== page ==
Red Velvet Cake

Red Velvet Cake

Red Velvet is one of my all time favourite cakes and I have tried many different recipes for it – the one below is my favourite and comes from ‘Cakes To Celebrate Love and Life’ by Cakebread team Callie Maritz and Mari-Louis Guy. The wonderful red hue is achieved by the addition of red food colouring or if you have the time, a beetroot reduction.

Red Velvet Cake

Makes one cake or 24 cupcakes

2 1/2 cups (350g)  cake flour

1 1/2 cups (300g) sugar

1 tsp bicarbonate of soda

1 tsp cocoa powder

1 tsp salt

1 cup (250ml) buttermilk

2 free-range eggs, at room temperature

1 1/2 cups sunflower oil

1 tsp white vinegar

5 tsp (25ml) red food colouring or beetroot reduction

1 tsp vanilla extract (use a good brand made from real vanilla)

Cream Cheese Icing

1 tub (250g) Cream cheese

250g butter, softened

2 cups (280g) icing sugar sifted

1 tsp vanilla extract

For the Cake: Preheat the oven to 180C. Grease or spray your choice of baking pan. In a large mixing bowl sift the flour, sugar, bicarbonate of soda, cocoa powder and salt together. In another mixing bowl combine the buttermilk, eggs, oil, vinegar, food colouring and vanilla extract. Mix the flour mixture into the buttermilk mixture. Pour the batter into the prepared pans ( I used two 25cm baking pans)  and bake for 35-4o minutes for a cake or 18-20 minutes for cupcakes. Decorate with cream cheese icing and whatever else takes your fancy.

For the Icing: With an electric whisk beat the cream cheese and butter until light and fluffy. Add the icing sugar and beat through. Add the vanilla extract and beat until just combined. Let the icing rest in the refrigerator for about 20 minutes before using.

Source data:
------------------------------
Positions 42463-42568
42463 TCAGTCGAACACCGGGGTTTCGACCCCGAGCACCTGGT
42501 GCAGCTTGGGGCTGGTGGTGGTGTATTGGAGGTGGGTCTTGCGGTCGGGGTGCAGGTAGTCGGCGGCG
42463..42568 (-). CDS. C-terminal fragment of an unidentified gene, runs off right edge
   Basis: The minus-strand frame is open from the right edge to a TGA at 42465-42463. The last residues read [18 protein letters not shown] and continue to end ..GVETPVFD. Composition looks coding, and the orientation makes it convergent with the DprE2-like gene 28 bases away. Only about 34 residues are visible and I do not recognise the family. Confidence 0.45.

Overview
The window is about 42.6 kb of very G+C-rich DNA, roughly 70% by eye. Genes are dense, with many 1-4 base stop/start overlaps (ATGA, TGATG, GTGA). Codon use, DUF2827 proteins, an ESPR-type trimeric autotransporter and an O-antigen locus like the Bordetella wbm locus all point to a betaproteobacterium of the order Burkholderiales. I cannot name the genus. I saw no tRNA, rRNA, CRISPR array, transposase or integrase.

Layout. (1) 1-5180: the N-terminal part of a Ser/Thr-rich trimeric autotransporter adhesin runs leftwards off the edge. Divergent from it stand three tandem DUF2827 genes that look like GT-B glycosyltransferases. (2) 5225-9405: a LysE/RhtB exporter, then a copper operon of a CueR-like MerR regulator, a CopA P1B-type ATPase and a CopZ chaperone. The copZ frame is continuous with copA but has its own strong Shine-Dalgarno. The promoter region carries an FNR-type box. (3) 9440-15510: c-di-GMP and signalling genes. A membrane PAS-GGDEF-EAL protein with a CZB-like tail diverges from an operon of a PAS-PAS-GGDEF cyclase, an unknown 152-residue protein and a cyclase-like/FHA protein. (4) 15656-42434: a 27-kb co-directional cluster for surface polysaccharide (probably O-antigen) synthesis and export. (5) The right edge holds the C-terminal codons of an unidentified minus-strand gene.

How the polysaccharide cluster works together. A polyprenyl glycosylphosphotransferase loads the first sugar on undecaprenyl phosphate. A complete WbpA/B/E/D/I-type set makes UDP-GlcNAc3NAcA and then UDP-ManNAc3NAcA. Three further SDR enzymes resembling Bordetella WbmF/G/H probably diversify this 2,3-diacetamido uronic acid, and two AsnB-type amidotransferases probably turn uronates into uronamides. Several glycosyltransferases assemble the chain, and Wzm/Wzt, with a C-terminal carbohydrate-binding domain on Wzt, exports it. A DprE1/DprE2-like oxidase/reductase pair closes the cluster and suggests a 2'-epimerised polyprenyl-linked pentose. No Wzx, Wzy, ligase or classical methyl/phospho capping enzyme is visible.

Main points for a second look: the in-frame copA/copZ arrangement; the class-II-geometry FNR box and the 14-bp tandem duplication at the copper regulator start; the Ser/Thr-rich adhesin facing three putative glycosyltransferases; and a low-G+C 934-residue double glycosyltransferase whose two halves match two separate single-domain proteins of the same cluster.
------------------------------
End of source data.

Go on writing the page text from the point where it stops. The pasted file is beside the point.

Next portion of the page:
Note: I find cooking times in my oven always vary from the times stated in the book – so be vigilant of your cake to ensure that it does not burn. The cream cheese icing can be tricky to work with and melts quickly – be sure that your cake is ice cold before frosting it. To avoid dragging crumbs through your icing – chill the cake in the deep freeze for a few minutes – it works!



    • I have been doing some research on beetroot reduction used as a food colouring alternative for Red Velvet cake – overall it does not seem to be the best option if you are wanting that bright red hue. Some recipes suggest using beetroot juice – but even then your cake will be brown and not red. Another food blogger I read, made a beetroot reduction by reducing beetroot juice over high heat until the liquid was halved and adding a squeeze of lemon juice to stabalize the colour – but she said that her cake turned out brown and had a strong beetroot flavour. It has something to do with alkalines in the cocoa that react with the beetroot juice – so she ommitted the cocoa and ended up with a Pink Velvet cake! In this instance I would say, if you’re really opposed to the synthetic colouring leave it out – the cake will still be delicious 🙂

  1. Ms. Scarlett – I LOVE your blog! You have inspired me to haul out my recipe books only to find that yours sound so much more delicious 😉 I plan to cook with you by my side at least a few times a week now and am so looking forward to trying out all of your delicious concoctions! Keep them coming! Lots of love, Andrea xoxo

    • Dear Andrea, thanks for the lovely compliment! Hope you are keeping well! Let me know how the food turns out! xxxx

  2. Hi Scarlett! Please tell me what brand of food colouring you use! Moir’s discontinued their food colouring that worked perfectly, and the Robertsons red food colouring often leaves me with a cake that is red in the middle and brown around the middle/outside. I have tried adding more cocoa powder to stabilise it but it doesnt always work…I have many requests for a natural red velvet cake, but as you said, I am worried about the beetroot taste that might come through. Have you had any luck with a natural one yet? Thanks for any advice! Nici

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